Social and Institutional Innovation in Self-Organising Cities
From Firenze University Press Book
Camilla Perrone, University of Florence
Flavia Giallorenzo, University of Florence
Maddalena Rossi, University of Florence
Social and institutional innovation has become increasingly influential both as a scientific concept and a social and institutional practice (Moulaert and Nussbaumer 2005; 2007; Moulaert et al. 2013; Urbact II 2015; Mieg and Töpfer K. 2012; European Commission 2020).
It is a conceptual foundation for community-based trust, think thanks, corporate management practice and government funding programs in every continent, leading to a wide range of projects and international networks which recognize past failures of conventional service delivery to tackle poverty and social exclusion, and seek to promote new ways of doing things, grounded in the social relations and experiences of those in need (Moulaert et al. 2013, 1).
What underlies the path of social innovation is not a social problem to be solved through services or new products, but the social change it brings about. Accordingly, we could say that social innovation takes form when a new idea establishes a different way of thinking and acting that changes existing paradigms. So social innovations can be described as new social
practices created from collective, intentional, and goal-oriented actions aimed at prompting social change through the reconfiguration of how social goals are accomplished. Social innovation is indeed influenced and generated by the complex interaction between agents and social structures.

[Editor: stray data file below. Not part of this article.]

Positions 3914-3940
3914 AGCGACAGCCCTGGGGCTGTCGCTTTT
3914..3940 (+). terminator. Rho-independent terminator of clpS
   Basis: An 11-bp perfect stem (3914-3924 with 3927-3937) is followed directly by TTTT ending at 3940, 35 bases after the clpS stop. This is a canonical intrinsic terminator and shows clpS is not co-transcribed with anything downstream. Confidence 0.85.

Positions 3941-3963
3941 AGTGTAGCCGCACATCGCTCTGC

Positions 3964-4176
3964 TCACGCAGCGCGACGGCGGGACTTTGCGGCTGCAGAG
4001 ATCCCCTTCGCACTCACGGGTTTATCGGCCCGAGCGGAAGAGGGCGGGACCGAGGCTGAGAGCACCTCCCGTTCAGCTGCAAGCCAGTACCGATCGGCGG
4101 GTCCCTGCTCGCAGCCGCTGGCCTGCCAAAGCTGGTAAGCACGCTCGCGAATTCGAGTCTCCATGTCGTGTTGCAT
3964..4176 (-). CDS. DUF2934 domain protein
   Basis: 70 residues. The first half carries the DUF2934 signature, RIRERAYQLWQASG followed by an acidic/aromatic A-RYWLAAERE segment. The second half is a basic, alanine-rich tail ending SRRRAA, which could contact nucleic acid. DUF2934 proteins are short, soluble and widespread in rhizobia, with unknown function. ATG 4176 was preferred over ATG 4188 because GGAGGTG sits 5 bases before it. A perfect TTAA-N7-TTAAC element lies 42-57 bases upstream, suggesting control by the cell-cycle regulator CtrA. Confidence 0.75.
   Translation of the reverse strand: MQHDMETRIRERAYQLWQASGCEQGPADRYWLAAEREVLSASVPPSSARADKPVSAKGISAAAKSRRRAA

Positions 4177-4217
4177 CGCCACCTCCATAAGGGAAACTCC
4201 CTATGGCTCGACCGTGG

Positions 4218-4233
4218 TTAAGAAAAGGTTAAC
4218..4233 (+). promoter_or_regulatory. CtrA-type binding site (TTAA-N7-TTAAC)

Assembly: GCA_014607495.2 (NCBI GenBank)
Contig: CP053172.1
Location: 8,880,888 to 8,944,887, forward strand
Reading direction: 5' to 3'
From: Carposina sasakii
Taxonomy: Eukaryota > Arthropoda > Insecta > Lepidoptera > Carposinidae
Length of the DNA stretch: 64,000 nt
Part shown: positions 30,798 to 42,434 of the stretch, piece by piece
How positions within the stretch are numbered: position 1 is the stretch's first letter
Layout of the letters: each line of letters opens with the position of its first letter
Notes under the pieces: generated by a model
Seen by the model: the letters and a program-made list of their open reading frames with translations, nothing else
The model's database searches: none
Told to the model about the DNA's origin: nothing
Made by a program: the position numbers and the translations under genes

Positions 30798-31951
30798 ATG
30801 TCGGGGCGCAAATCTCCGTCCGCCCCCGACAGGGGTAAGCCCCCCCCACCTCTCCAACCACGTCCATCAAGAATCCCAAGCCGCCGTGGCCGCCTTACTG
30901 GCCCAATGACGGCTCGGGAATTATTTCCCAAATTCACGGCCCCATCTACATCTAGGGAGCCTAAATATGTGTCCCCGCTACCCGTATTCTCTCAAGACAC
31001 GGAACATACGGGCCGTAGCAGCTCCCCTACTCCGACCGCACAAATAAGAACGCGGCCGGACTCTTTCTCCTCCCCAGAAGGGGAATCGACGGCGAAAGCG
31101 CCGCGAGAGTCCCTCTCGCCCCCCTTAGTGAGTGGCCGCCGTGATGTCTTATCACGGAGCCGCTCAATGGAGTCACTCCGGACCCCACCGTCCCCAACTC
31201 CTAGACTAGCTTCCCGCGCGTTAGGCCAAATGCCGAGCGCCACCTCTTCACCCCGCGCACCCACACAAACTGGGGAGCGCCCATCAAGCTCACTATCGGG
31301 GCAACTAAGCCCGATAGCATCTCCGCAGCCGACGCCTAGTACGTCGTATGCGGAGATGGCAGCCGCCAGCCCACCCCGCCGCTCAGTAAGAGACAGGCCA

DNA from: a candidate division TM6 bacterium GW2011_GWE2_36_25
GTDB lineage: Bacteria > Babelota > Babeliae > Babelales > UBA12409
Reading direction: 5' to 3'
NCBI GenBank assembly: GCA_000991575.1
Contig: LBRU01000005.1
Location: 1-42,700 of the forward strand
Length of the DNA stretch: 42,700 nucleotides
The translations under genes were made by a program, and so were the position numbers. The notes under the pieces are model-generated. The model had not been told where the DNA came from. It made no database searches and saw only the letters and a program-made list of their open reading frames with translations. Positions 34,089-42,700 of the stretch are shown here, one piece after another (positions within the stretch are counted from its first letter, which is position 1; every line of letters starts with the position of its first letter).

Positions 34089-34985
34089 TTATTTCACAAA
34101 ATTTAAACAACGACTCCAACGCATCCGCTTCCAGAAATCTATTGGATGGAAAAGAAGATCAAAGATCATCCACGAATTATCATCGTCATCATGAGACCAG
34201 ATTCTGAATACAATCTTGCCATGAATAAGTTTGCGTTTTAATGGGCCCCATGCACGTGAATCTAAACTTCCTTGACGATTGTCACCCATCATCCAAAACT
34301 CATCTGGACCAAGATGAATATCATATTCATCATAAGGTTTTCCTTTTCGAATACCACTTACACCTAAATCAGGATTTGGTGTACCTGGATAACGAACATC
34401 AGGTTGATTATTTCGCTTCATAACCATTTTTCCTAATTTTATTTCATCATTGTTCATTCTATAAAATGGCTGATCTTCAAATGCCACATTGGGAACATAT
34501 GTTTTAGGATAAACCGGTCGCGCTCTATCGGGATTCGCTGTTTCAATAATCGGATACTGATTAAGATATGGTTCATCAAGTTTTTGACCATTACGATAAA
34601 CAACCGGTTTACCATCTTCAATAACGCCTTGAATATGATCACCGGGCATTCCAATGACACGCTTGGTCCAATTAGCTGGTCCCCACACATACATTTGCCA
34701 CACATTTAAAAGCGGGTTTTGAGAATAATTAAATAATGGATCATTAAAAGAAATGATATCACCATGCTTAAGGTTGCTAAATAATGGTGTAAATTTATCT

In the Green Paper on Innovation (1995), the first document created by the European Commission to identify the factors on which innovation in Europe depends and to elaborate proposals to foster innovation capacity in Europe, the social element of innovation is highlighted as follow: «Innovation is not just an economic mechanism or a technical process. It is above all a social phenomenon […]. By its purpose, its effects, or its methods, innovation is
thus intimately involved in the social conditions in which it is produced» (European Commission 1995, 11).
In 2015, the ESDN (European Sustainable Development Network) Quarterly Report №36 on Social Innovation in Europe, social innovation gains the centre stage on the political agenda, «not only as new way of addressing social issues often overlooked either by the private sector or the public sector, but also as a chance to respond to the multiple social, economic and environmental crises that are faced by societies all over the world» (Pisano et al. 2015, 5).
The report remarks that social innovation engages with a social problem in a way that is:
more effective, efficient, sustainable, or just than existing solutions; thence that social innovations are “new solutions (products, services, models, markets, processes etc.) that simultaneously meet a social need […] and lead to new or improved capabilities and relationships and better use of assets and resources. In other words, social innovations are both good for society and enhance society’s capacity to act (Caulier-Grice et al. 2012, 18)” (Pisano et al. 2015, 5).
Social innovation is very context-dependent. It takes place in broader social, cultural, economic and environmental contexts where innovations are formulated and embedded.
Throughout the reports of the European Commission (2015; 2019; 2020a; b; c), the theme of innovation becomes increasingly central and constitutive, an indispensable requirement of the EU research and innovation for and with cities crosscutting all fields of intervention from nature-based solutions for sustainable development, to governance, climate change, circular economy, poverty, resilience, etc.
The approach of the “human-centred city” is focused as an overarching dimension to accomplish the UN SDGs (sustainable developments goals). It aims at promoting an integrated vision towards innovative urban planning and design that relies on co-creation and co-implementation among different policy areas, urban sectors and stakeholders and fully engage citizens as ‘city makers’ and actors of innovation in participatory governance and policymaking in a city for all.
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